The gardens and courtyards also serve to filter and insulate the living spaces from the negative effects of the outside. Extensive planting serves as the primary means of filtering, generating a layer that traps and conditions the heat and air passing through them, forming possibilities for evaporative cooling. The planting is intensified and the edges that separate the inside from the outside. Tendrils of climbing plants allowed to cascade down creating green veils or the dense canopies that shade the walls, roofs and windows, redefined the shape of spaces established by the built structure. They produce a natural envelope that touches all senses, yet it is never static, thus, imbued with the ability to amaze and delight.

Layers that protect and create freedom

Protective layers, in particular the aircrete block screen wall on the street edge and bamboo tat screened steel grilles create a further envelope at the edges of the open spaces, allowing almost all of the living, eating and sleeping spaces to be almost devoid of formal doors and windows. The space flows unimpeded both horizontally andvertically, again expanding the physical space to encompass experiential combinations that the home owner has the liberty to control by the act simply opening or closing a tat screen. These layers also shield the gardens, courtyards and therefore the interior spaces,both physically and visually, granting the young children the ability to explore their surroundings in freedom and safety.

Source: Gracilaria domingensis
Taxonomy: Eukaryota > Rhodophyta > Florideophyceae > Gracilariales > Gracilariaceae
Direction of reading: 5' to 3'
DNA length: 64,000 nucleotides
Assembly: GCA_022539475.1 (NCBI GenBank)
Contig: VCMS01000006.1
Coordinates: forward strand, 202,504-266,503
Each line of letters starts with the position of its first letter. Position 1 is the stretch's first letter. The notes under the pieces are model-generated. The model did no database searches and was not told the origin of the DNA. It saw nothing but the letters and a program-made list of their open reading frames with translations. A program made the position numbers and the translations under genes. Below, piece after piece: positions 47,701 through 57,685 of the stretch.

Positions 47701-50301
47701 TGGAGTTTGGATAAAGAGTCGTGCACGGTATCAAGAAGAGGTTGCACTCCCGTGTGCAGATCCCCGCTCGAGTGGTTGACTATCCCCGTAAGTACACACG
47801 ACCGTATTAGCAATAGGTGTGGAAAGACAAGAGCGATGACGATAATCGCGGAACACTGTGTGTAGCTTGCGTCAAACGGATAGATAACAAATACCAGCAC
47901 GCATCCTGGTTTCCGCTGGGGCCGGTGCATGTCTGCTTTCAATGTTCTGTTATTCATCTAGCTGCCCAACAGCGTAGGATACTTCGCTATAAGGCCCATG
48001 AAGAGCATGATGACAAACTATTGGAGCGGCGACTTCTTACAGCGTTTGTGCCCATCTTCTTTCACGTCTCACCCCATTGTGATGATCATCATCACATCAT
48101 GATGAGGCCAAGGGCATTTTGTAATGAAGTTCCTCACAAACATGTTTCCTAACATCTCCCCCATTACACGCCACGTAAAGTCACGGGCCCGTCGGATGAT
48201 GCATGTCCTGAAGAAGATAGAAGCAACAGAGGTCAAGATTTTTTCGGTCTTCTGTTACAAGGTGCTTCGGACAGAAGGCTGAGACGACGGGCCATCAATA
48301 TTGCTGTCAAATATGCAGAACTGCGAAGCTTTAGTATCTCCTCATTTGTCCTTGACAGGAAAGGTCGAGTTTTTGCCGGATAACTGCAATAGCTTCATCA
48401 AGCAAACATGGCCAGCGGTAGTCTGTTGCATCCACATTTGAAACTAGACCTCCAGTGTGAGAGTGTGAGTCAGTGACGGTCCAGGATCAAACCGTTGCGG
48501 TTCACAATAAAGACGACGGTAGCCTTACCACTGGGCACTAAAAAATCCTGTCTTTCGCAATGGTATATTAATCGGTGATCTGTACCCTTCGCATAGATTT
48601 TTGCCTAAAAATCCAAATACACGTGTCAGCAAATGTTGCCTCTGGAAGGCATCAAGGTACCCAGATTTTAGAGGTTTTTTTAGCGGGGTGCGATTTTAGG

Primarily the spatial connections made are envisioned as those that link architecture to natural phenomena and therefore to essentially place making, a discussion at the heart of architectural thought. Places that create the atmosphere of home. This was the homeowners’prerogative - to “gift” their children the “rising of the sun”.

See more details about this project

 http://tropicalbuildings.org/case_studies/92

Data reliability

Self-declared

Stakeholders



Contracting method

General Contractor

Owner approach of sustainability

The Owners objective was to have a home that is 'timeless' - a home that does not adhere to a period or style - one that connects with the outdoors, is low in maintenance and simple in its approach to architectural space. The approach to sustainability was framed within these elements where the life cycle costs, integral in such a project, remain manageable throughout its life time. The adoption of renewable energy was also within the original client's brief.

Architectural description

Layers that Distance and Isolate
Living happens in spaces that are zoned between two or more of the large, open to sky spaces of the house. The open spaces – gardens and courtyards – ensure and enhance the possibilities for natural light and ventilation. They also distance these spaces from the external edges of the site. This allows for the experience of the world beyond the confines of the site, albeit without direct interaction, rather, only through these open spaces. Although, at first glance the planning of the house seems introverted, at deeper analysis shows otherwise, with its connections to the sky, the trees, the roofscape of the city beyond, all crucial to the act of place making. Essentially creating places that transcend their physical boundaries.

Layers that filter and insulate